While millions are hoping for a sustainable recovery, governments are allocating funds to bail out dirty industries.
The world struggles as the COVID-19 pandemic continues to affect a growing number of people in 188 countries. As the health and human toll continues to grow, the world is experiencing the largest economic shock in decades. Econonomists forecast that global economic growth will drop around 3.0% to 2.4%. The spread of the pandemic has left businesses around the world, counting costs. Millions of people have lost their jobs and many workers are furloughed. The UN, the IMF and the IEA have all urged countries to build back a more just and sustainable economy.
However, a recent review by UK consultancy, Vivid Economics shows that the major economies are failing to cushion the pandemic’s health and economic consequences, protect workers and vulnerable communities and set a pathway for just and sustainable recovery.
Vivid Economics regularly analyses COVID-19 stimulus packages through 2020, assessing levels of support across 17 major economies for fossil fuels, renewables and bailout conditions for dirty industry. Their recent update, published on 23rd July 2020, presents that countries announced stimulus packages to pump trillions directly into dirty sectors and to bail out fossil fuel companies.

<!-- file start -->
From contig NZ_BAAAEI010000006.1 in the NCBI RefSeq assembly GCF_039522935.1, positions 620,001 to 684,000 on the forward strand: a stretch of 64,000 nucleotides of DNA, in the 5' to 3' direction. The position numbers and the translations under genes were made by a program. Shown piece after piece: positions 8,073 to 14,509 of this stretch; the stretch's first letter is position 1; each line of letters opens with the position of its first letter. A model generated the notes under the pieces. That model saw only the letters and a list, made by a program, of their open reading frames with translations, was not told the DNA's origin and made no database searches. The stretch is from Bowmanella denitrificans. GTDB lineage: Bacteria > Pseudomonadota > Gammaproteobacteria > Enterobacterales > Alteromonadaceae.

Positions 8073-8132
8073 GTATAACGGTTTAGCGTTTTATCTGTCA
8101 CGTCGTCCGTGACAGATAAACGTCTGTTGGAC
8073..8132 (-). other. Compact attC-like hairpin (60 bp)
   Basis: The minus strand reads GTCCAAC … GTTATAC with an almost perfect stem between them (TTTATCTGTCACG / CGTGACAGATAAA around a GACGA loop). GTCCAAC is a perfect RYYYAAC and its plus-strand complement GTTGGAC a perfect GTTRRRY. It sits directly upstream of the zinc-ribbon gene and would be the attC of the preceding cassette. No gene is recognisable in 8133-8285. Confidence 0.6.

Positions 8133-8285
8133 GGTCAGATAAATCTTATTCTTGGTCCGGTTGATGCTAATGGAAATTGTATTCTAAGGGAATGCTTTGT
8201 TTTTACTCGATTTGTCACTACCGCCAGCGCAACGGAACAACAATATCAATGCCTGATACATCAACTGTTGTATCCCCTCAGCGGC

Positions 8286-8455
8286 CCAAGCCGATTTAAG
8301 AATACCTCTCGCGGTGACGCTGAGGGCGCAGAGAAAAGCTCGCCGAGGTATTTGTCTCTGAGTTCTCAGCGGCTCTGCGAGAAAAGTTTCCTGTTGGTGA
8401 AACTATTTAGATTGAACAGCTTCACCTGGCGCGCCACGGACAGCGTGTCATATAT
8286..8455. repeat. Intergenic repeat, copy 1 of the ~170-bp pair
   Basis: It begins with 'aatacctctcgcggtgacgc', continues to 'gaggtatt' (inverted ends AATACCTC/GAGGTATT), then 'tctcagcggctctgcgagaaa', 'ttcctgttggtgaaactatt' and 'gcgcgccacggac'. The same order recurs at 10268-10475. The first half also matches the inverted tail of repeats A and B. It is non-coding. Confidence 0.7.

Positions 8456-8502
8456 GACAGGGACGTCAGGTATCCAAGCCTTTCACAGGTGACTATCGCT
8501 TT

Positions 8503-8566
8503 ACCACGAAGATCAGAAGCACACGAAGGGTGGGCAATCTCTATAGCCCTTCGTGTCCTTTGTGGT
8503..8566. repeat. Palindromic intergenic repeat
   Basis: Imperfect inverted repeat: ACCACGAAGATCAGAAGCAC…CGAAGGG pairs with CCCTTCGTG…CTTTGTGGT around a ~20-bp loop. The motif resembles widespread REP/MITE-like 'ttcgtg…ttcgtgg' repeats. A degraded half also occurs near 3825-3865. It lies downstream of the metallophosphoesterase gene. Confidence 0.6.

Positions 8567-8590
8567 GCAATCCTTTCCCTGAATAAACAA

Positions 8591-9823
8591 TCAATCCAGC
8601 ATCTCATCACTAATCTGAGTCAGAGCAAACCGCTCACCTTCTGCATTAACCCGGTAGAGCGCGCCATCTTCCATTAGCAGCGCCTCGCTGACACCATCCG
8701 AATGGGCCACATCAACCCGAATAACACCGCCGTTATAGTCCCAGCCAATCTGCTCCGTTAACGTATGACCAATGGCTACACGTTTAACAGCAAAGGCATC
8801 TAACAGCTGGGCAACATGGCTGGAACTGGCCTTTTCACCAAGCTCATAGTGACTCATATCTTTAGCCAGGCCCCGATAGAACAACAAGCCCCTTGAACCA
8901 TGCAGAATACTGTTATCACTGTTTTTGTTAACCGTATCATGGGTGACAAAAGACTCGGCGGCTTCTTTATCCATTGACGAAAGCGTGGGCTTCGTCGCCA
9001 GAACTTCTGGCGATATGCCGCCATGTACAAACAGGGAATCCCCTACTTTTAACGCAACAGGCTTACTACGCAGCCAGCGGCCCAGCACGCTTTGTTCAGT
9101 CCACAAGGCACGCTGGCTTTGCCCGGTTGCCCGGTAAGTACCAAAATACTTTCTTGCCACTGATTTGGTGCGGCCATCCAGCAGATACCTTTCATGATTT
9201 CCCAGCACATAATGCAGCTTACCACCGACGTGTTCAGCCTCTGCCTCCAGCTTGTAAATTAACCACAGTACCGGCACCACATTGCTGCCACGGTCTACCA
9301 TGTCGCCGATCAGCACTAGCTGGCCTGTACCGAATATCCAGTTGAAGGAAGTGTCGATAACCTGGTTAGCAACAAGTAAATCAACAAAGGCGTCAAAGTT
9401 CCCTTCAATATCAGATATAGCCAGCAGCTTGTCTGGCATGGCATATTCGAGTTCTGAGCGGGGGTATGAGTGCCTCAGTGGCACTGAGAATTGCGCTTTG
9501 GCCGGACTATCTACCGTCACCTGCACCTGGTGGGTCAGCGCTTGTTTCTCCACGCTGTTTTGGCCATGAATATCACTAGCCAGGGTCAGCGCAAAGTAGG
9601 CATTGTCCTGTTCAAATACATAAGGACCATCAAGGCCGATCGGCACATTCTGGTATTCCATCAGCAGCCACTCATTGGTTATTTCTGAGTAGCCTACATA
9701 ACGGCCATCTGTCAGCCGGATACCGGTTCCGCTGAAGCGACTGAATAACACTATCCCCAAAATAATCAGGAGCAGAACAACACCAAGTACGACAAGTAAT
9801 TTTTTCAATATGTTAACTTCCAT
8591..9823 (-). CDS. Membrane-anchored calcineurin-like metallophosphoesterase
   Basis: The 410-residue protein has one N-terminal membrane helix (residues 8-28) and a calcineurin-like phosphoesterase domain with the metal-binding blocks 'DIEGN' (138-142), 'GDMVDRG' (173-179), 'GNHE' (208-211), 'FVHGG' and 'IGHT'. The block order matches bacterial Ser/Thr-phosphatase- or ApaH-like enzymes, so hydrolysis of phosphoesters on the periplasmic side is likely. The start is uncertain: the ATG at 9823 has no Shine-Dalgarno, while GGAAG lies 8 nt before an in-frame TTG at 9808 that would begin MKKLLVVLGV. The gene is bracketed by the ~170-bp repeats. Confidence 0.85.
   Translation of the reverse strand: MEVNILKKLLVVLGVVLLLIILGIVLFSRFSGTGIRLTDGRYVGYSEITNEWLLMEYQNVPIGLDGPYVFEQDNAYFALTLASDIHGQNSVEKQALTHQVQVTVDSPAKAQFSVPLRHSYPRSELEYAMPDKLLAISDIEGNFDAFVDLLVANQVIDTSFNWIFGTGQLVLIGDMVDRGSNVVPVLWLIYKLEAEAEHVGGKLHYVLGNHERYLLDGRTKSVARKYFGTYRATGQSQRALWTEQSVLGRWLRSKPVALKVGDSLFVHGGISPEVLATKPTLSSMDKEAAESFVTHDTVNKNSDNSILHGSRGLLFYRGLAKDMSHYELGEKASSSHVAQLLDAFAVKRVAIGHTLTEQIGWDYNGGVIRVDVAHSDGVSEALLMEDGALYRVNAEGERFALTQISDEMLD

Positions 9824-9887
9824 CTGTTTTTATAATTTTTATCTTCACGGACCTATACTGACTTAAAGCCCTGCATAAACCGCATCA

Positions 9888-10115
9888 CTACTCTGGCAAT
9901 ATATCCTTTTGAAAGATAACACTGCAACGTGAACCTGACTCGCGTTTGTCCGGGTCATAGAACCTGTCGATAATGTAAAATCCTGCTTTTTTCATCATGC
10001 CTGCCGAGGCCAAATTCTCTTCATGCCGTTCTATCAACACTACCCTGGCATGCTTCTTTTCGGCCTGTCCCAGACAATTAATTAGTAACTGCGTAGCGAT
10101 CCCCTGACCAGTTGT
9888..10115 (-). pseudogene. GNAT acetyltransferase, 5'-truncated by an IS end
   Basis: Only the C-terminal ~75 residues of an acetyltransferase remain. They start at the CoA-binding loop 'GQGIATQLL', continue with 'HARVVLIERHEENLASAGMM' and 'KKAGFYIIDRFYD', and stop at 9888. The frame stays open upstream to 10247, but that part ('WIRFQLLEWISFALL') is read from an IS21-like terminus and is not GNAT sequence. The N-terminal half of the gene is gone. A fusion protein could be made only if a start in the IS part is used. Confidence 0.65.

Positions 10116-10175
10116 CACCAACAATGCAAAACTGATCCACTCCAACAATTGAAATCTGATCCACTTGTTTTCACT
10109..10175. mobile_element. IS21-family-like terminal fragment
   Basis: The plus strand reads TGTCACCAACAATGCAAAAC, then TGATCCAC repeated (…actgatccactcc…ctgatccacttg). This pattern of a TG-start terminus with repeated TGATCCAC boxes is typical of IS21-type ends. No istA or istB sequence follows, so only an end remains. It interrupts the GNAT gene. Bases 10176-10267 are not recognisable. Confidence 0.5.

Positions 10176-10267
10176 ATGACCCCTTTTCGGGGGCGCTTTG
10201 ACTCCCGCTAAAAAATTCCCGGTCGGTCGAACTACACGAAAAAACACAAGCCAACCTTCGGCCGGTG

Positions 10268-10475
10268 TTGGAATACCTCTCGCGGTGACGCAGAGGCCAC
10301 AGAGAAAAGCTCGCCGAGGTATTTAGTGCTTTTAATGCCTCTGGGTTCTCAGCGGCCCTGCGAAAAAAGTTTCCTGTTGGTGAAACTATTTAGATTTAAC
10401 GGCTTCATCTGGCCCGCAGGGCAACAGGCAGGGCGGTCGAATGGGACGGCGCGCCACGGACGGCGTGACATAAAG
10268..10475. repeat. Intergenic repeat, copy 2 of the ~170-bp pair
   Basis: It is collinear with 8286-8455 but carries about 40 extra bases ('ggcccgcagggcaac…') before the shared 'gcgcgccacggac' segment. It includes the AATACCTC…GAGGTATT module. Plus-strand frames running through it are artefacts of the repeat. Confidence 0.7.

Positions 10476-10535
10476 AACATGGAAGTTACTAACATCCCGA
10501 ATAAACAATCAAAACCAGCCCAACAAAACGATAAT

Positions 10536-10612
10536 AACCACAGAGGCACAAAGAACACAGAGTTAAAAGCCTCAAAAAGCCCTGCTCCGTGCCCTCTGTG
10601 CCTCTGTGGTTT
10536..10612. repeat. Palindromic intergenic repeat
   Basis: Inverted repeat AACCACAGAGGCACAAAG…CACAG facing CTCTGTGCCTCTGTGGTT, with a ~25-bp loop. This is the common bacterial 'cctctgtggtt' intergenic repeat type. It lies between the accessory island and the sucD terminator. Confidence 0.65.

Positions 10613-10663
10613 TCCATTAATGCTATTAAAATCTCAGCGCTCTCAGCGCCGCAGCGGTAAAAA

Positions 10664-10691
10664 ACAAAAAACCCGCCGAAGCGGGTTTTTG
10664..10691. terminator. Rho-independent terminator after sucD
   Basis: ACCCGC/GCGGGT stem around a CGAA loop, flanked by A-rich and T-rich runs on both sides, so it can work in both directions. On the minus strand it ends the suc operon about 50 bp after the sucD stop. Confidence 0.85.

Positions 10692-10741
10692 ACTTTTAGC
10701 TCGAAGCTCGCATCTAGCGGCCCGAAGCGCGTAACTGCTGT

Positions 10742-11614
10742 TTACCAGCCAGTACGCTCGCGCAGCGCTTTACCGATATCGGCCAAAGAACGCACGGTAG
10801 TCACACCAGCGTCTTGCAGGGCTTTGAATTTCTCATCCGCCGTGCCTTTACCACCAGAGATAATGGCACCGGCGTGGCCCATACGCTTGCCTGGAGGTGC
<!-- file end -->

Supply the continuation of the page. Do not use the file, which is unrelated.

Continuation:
Mateo Salazar, a senior economist from Vivid Economics, says “Across 17 major economies, announced stimulus packages would pump trillions of dollars directly into sectors that have a large and lasting negative impact on nature. These flows present an opportunity to support these sectors through the current COVID-19 crisis, while also increasing their sustainability and resilience in the face of the parallel climate and biodiversity crises.“
So far, The EU, South Korea, France, Germany and the UK are among countries that have responded with a slew of green measures, finds Vivid, with Brussels’ Next Generation EU recovery package likely the most environmentally friendly stimulus package to date.
However, the US, Russia, Mexico and South Africa have not delivered or announced any positive action for green and sustainable recovery. At the same time, support for China and Indonesia’s vast extractive sectors outweighs positive measures from Beijing and Jakarta.
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